WHAT? A peace of pie. The 19th-century Russian count Karl Robert Nesselrode, a resident of Paris, lived and ate lavishly (according to some accounts, anyway), and had a number of dishes named after him. In honor of the count-cum-statesman's negotiation of the Treaty of Paris in 1856 (which settled the Crimean War), his chef, a certain Monsieur Mouy, created Nesselrode pudding out of custard flavored with maraschino, chestnut purée, and chopped candied fruits that had been macerated in Málaga wine. Later, the American version added gelatin to stabilize the dessert, and rum for flavor. According to Carole Walter's Great Pies & Tarts, Nesselrode was popularized in pie form before World War II by Hortense Spier, a professional baker in New York City. Indeed, some cookbooks call it New York Nesselrode Pie, and in The New York Times Food Encyclopedia, Craig Claiborne wrote that he was "inordinately fond of desserts that bear the name Nesselrode."
WHAT? Wine you can bank on. The region in Switzerland that gives its name to a cream-cheese-like spread also distinguishes the light white and red wines produced in the area. Neuchâtel Blanc is made primarily from Chasselas grapes, the most common varietal in Switzerland. The wine is crisp, light-bodied, and sometimes faintly fizzy because it is bottled sur liealong with the yeasty sediment left over from the initial fermentation. Sometimes the in-bottle fermentation is encouraged to produce a fully sparkling wine. Müller-Thurgau and Chardonnay are also planted in the area.
WHAT? “With the exception of Mexican kitchens, nopales—which grow like weeds in much of the American Southwest—have remained noticeably absent from our nation’s tables,” noted our former editor-in-chief Peggy Grodinsky in the Houston Chronicle. Nopales, or nopalitos, as they’re sometimes called, are the paddle-shaped stems from prickly-pear cactus plants. Most often seen in the cuisine of West-Central and Central Mexico, the green vegetable is delicious but labor-intensive: before cooking, each paddle must be cleaned and stripped of its prickly spines. The effort, however, is worth it. When prepared properly, nopales are refreshingly tart, with a crunchy texture. According to chef and Mexican food expert Rick Bayless, nopales are most delicious when slowly grilled or roasted. “Fresh cactus,” he wrote in Rick Bayless’s Mexican Kitchen, “shouldn’t stay just a novelty; it’s a great vegetable to add to your regular repertoire.”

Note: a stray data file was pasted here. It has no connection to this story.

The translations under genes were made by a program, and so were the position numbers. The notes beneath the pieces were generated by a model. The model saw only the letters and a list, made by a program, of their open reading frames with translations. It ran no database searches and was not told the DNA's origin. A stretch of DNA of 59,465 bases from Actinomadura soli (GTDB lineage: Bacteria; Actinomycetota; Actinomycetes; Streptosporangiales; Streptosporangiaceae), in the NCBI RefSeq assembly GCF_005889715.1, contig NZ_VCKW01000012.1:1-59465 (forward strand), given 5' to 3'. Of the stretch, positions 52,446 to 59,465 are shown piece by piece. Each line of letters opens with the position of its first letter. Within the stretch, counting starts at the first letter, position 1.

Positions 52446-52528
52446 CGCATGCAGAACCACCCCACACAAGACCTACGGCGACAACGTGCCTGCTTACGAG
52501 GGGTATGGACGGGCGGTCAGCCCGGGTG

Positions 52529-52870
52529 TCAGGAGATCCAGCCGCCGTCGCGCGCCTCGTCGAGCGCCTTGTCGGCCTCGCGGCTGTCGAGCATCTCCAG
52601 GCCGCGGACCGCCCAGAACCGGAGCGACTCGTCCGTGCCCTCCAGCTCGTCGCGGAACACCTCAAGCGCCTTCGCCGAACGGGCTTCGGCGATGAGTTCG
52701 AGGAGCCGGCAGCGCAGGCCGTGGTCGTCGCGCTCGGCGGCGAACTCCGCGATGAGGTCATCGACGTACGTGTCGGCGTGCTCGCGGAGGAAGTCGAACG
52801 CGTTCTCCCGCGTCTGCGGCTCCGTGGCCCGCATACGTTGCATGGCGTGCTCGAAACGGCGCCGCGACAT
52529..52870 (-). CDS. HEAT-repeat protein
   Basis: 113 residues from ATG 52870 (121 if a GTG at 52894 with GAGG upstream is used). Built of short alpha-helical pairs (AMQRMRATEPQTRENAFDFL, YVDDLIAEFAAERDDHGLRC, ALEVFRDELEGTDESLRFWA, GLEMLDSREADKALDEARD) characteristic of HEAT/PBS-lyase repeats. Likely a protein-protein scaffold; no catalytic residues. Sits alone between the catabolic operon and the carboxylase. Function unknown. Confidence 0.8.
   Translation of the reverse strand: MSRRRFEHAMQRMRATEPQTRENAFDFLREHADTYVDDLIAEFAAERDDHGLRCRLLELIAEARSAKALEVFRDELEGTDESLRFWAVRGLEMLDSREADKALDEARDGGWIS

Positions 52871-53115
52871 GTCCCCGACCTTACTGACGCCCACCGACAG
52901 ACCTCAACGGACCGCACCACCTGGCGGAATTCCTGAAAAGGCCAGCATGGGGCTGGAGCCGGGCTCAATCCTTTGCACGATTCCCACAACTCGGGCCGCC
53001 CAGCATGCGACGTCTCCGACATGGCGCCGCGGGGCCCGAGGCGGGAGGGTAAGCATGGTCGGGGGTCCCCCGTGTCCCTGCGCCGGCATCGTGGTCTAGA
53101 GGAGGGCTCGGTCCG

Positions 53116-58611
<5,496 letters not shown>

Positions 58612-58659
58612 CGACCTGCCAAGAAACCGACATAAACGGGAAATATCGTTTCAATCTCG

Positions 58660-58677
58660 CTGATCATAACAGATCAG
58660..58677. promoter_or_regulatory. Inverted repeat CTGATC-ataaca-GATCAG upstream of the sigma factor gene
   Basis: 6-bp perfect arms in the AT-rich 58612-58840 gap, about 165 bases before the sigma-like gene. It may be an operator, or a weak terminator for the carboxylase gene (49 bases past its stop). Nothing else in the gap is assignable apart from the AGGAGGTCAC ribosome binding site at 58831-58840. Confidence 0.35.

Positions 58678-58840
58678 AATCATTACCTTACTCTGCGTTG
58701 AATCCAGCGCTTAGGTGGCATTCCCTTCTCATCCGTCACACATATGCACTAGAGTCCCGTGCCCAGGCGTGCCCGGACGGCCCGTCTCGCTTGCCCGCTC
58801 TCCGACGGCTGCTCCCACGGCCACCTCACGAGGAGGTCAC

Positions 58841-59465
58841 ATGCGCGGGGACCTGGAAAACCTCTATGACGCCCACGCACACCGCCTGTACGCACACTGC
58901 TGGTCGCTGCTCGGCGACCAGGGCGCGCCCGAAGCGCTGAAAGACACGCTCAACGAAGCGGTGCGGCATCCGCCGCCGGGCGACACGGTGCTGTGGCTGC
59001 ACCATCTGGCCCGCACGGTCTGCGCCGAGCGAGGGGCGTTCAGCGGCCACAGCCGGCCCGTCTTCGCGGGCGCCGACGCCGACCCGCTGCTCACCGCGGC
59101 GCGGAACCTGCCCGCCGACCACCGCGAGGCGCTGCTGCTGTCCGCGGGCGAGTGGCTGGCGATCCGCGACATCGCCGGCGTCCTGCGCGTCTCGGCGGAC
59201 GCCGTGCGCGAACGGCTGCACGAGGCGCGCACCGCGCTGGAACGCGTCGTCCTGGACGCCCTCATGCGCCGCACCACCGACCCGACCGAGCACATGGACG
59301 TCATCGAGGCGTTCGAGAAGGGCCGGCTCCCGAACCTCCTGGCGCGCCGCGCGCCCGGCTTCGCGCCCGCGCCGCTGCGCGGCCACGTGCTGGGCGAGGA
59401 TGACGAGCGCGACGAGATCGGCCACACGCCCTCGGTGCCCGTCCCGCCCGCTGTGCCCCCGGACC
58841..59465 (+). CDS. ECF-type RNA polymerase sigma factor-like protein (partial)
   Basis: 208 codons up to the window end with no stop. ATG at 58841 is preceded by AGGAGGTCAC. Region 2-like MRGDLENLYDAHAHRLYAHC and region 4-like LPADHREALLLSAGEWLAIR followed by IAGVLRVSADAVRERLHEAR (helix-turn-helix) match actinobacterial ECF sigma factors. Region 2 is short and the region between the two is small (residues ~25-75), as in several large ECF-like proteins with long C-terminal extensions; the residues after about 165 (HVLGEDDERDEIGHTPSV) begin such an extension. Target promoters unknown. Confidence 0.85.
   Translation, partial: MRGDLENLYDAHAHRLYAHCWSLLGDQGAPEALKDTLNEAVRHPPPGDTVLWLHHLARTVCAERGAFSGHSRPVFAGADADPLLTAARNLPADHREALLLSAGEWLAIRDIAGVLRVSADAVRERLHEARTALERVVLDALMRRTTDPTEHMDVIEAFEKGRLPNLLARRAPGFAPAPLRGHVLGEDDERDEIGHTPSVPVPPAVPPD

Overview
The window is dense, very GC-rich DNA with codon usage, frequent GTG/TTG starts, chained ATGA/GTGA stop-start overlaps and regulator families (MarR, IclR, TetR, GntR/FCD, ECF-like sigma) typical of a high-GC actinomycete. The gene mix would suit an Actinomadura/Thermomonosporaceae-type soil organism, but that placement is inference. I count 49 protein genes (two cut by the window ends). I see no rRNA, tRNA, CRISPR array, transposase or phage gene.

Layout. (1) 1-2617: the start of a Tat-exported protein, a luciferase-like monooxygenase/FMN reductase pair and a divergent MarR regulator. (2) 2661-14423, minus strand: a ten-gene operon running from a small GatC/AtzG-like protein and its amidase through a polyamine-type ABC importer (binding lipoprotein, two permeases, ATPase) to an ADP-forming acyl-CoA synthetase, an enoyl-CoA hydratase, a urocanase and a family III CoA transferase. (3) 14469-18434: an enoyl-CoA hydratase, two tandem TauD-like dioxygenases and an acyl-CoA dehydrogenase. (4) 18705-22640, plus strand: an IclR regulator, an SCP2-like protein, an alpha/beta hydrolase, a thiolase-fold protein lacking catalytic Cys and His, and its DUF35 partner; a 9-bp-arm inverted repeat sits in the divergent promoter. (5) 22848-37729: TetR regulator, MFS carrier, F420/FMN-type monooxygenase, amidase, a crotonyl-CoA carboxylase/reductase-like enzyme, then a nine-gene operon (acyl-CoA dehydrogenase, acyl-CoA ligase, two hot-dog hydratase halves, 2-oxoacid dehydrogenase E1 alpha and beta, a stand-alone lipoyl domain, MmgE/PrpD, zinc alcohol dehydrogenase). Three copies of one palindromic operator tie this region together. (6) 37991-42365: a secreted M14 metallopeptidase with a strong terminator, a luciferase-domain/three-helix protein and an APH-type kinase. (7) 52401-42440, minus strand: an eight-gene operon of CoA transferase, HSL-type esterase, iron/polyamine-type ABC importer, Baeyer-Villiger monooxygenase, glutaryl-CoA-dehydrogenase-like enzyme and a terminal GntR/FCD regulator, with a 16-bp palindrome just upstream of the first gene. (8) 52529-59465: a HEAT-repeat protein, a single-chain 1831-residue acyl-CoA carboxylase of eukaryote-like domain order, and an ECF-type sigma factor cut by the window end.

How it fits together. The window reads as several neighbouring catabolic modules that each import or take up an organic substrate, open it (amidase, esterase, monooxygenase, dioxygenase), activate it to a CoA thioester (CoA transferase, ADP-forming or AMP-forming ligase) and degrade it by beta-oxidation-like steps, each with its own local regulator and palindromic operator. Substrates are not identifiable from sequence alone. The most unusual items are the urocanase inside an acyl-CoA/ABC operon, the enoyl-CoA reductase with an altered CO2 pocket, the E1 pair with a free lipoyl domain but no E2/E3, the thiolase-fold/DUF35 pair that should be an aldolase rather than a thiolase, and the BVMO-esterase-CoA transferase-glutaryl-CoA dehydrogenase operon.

WHAT? Sweet spread. This addictive edible is said to be as popular in Italy as peanut butter is in the U.S. What is today sold as Nutella is derived from gianduja, a mixture of hazelnuts and cocoa created by Italian pastry maker Pietro Ferrero in the 1940s when chocolate was being severely rationed. The foil-wrapped sweet was such a hit that Ferrero, who hailed from the hazelnut-rich region of Piedmont, created a spreadable form of the product in 1951, naming it Supercrema. When Pietro's son, Michele, decided to market the product throughout Europe in 1964, the product was renamed Nutella. The mixture of hazelnuts, vegetable oil, sugar, and cocoa (the exact recipe is a closely guarded secret) has since become a cultural phenomenon in Italy, with an estimated production currently averaging 179,000 tons per year. Though Nutella has long enjoyed international popularity, it remained an expensive import in the U.S. until recent years. The traditional way to serve it is in pane e Nutella, or Nutella spread on crusty bread, but it can also be enjoyed in crêpes and pastry fillings, or even as a frosting for a cake.